MELISSA BLOCK, HOST:
This is ALL THINGS CONSIDERED from NPR News. I'm Melissa Block.
AUDIE CORNISH, HOST:
And I'm Audie Cornish.
A federal task force is planning to urge millions of smokers and former smokers to get an annual test that looks for early signs of lung cancer. The proposal was released today by the Annals of Internal Medicine. The panel is convinced that the test, a computerized X-ray scan, will save tens of thousands of lives. But as we hear from NPR's Richard Knox, the screening has some important downsides.
RICHARD KNOX, BYLINE: The U.S. Preventive Services Task Force says its proposed recommendation will prevent 20,000 Americans a year from dying of lung cancer. Dr. Michael LeFevre, a vice chairman of the panel, acknowledges that's only about 15 percent of the 160,000 people who die of the dread disease every year.
DR. MICHAEL LEFEVRE: But a small proportion of a big number is still a big number. And 20,000 lives is a lot of people.
KNOX: Nearly 90 million Americans are smokers or former smokers. The task force is targeting 7 million of them for annual CAT scans. They're people between 55 and 79 who've smoked the equivalent of a pack of cigarettes a day for 30 years. If they've quit, it needs to have been within the past 15 years to qualify. The task force gives lung cancer screening a grade of B. That puts it on par with mammography in terms of effectiveness. In fact, LeFevre says it's better.
LEFEVRE: We can, in fact, screen fewer people and avoid more deaths than we can with mammography.
KNOX: It takes 320 lung scans of high-risk people to prevent one lung cancer death. But it takes 900 scans of women past 50 to prevent one death from breast cancer. By law, a task force grade of A or B obligates Medicare and private insurers to cover a screening test with no cost to consumers. Besides mammography, there are only two other approved cancer screening tests: colonoscopy and pap smears. Both of those have an A rating.
But LeFevre cautions that lung cancer is by far the most complicated screening problem. A single scan can't distinguish between something that's cancer and something that's not. It takes repeated scans and sometimes biopsies.
LEFEVRE: Most abnormalities that are found on CT scan are not cancer, but they do lead to further testing, more radiation exposure, unnecessary anxiety for people worried about having cancer and even risky surgery. We are actually going to do some lung surgery on people just to prove that they don't have cancer.
KNOX: LeFevre says people who have an abnormal lung scan are going to have to be calm, patient and deliberate.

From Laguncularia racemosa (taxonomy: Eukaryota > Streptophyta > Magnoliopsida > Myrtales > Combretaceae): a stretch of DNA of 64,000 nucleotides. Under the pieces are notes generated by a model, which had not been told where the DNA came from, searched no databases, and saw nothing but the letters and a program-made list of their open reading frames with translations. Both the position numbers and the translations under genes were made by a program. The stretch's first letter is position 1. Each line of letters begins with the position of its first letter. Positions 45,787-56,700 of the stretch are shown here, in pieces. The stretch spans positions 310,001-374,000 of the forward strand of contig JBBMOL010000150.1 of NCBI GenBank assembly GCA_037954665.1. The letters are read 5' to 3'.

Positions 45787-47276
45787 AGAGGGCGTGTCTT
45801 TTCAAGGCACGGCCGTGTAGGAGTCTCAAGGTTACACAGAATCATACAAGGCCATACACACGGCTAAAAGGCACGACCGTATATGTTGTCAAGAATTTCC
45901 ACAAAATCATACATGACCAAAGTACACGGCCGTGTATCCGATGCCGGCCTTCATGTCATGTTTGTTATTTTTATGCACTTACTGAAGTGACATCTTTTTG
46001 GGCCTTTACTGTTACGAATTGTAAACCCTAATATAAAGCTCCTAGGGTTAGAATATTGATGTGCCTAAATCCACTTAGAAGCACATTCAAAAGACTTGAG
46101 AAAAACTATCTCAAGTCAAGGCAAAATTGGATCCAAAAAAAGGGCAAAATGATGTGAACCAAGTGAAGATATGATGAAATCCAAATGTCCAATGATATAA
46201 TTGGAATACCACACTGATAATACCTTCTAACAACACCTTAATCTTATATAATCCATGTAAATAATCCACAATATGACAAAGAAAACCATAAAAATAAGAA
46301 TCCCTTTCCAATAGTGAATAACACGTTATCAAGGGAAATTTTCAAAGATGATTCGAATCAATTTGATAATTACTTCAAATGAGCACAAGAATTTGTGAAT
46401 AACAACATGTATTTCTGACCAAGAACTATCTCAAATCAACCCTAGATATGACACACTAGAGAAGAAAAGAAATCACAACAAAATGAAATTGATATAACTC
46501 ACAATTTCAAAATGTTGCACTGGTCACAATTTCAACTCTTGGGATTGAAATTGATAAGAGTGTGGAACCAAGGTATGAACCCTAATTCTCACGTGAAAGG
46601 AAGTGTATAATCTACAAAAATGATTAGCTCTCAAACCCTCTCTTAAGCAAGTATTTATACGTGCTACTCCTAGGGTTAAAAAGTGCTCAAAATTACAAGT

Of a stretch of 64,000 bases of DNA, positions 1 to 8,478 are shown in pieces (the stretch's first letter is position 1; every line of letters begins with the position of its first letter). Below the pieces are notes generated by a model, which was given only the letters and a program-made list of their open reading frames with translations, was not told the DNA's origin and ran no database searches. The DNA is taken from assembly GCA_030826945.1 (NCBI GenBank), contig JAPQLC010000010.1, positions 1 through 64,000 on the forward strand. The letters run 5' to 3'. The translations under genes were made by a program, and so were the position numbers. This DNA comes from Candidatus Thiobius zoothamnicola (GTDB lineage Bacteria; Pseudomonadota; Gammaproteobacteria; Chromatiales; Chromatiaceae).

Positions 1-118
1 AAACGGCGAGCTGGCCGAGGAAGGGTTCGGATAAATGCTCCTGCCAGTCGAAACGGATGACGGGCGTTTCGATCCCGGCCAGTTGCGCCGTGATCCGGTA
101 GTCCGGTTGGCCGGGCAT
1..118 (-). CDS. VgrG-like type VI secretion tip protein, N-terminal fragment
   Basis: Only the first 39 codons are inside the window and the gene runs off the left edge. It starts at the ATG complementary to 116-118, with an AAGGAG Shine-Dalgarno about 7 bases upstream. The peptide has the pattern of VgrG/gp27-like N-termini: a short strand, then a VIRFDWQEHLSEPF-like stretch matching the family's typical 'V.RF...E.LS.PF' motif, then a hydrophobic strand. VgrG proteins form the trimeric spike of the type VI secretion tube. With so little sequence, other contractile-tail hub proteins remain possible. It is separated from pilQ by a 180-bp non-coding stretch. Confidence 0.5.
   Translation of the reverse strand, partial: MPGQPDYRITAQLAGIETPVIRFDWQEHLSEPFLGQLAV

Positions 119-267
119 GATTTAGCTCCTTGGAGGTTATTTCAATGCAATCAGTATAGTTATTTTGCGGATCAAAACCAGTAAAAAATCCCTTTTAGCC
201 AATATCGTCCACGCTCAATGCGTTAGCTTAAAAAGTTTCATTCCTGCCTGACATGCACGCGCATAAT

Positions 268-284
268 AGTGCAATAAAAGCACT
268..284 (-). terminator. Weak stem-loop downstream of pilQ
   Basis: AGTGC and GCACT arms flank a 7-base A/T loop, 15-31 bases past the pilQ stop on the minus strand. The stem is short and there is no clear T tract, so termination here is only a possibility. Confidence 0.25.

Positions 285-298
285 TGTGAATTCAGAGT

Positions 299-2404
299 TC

LEFEVRE: This is an anxiety that I have about lung cancer screening. If somebody hears they have a 5 percent chance that this is cancer, and then you say, well, let's wait three months and repeat your CAT scan, if the emotional response is no, let's do something now, then we're going to do a lot of harm in the process of doing a little good.
KNOX: A lot of patients will get unnecessary lung biopsies and even surgery. Dr. Kenneth Lin of Georgetown University thinks the task force is putting too much faith in lung screening.
DR. KENNETH LIN: They rank it with those tests that your doctor, if they're a good doctor, is supposed to bug you about to get done. And I don't feel that this test necessarily meets that criteria. I don't necessarily feel that patients should be pressured into getting this test done. But I think that's what the B recommendation signifies: it ought to be more or less routine.
KNOX: But Tom Murphy, a 61-year-old Maryland man, is convinced that annual screening prevented him from dying of lung cancer as his father did. Murphy, who smoked for three decades, started getting yearly lung scans in 2005 as part of a study. Five years later, a scan showed a spot on his right lung was growing.
TOM MURPHY: Oh, absolutely that scan saved my life. This thing started at five millimeters in January of 2010. And at the point they took it out, it was 1.2 centimeters, you know, nine months later. So I'm very grateful, and I believe to this day that it saved my life.
KNOX: But Murphy still has to get a lung scan every few months to see if something else is brewing. So he's not out of the woods.
MURPHY: I'd like to think that I am. But, you know, when I go down there, you know, they have this thing called scanxiety when you're a cancer patient. Before you - every scan, you go get, you get a little anxious or a lot anxious before your scan. I still get a little anxious before each scan.
KNOX: But in between scans, Tom Murphy relishes the times he can play with his new granddaughter. Richard Knox, NPR News.
NPR transcripts are created on a rush deadline by Verb8tm, Inc., an NPR contractor, and produced using a proprietary transcription process developed with NPR. This text may not be in its final form and may be updated or revised in the future. Accuracy and availability may vary. The authoritative record of NPR’s programming is the audio record.